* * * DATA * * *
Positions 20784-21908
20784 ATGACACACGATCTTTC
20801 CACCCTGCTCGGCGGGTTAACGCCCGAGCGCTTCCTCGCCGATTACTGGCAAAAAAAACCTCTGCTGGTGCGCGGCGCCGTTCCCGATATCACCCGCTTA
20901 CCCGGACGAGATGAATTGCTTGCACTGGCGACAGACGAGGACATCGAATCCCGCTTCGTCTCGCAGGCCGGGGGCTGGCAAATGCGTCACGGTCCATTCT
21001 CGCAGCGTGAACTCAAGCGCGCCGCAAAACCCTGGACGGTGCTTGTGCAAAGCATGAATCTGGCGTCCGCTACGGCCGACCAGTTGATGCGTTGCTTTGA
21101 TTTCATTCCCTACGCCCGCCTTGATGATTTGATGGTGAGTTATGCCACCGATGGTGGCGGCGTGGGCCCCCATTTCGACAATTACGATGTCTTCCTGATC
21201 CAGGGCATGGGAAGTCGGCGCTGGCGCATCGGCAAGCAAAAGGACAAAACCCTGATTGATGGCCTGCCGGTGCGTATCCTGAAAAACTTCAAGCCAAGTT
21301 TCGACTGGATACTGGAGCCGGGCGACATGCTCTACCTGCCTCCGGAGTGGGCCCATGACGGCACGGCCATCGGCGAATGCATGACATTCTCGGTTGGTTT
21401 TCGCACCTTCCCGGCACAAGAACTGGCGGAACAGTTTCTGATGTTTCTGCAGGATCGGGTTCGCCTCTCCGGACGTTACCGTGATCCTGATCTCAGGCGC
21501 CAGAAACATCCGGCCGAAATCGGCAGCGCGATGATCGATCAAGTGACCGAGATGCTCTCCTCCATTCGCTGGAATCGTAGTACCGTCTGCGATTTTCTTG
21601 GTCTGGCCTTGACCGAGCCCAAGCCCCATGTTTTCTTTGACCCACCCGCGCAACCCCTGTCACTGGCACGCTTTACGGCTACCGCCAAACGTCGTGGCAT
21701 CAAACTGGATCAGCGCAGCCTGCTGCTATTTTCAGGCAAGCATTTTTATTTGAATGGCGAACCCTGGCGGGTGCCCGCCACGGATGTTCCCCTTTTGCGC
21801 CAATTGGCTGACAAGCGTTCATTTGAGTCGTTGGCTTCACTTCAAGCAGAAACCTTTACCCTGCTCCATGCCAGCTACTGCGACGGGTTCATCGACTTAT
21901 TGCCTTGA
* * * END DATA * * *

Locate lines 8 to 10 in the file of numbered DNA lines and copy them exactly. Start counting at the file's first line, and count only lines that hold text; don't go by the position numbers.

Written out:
21301 TCGACTGGATACTGGAGCCGGGCGACATGCTCTACCTGCCTCCGGAGTGGGCCCATGACGGCACGGCCATCGGCGAATGCATGACATTCTCGGTTGGTTT
21401 TCGCACCTTCCCGGCACAAGAACTGGCGGAACAGTTTCTGATGTTTCTGCAGGATCGGGTTCGCCTCTCCGGACGTTACCGTGATCCTGATCTCAGGCGC
21501 CAGAAACATCCGGCCGAAATCGGCAGCGCGATGATCGATCAAGTGACCGAGATGCTCTCCTCCATTCGCTGGAATCGTAGTACCGTCTGCGATTTTCTTG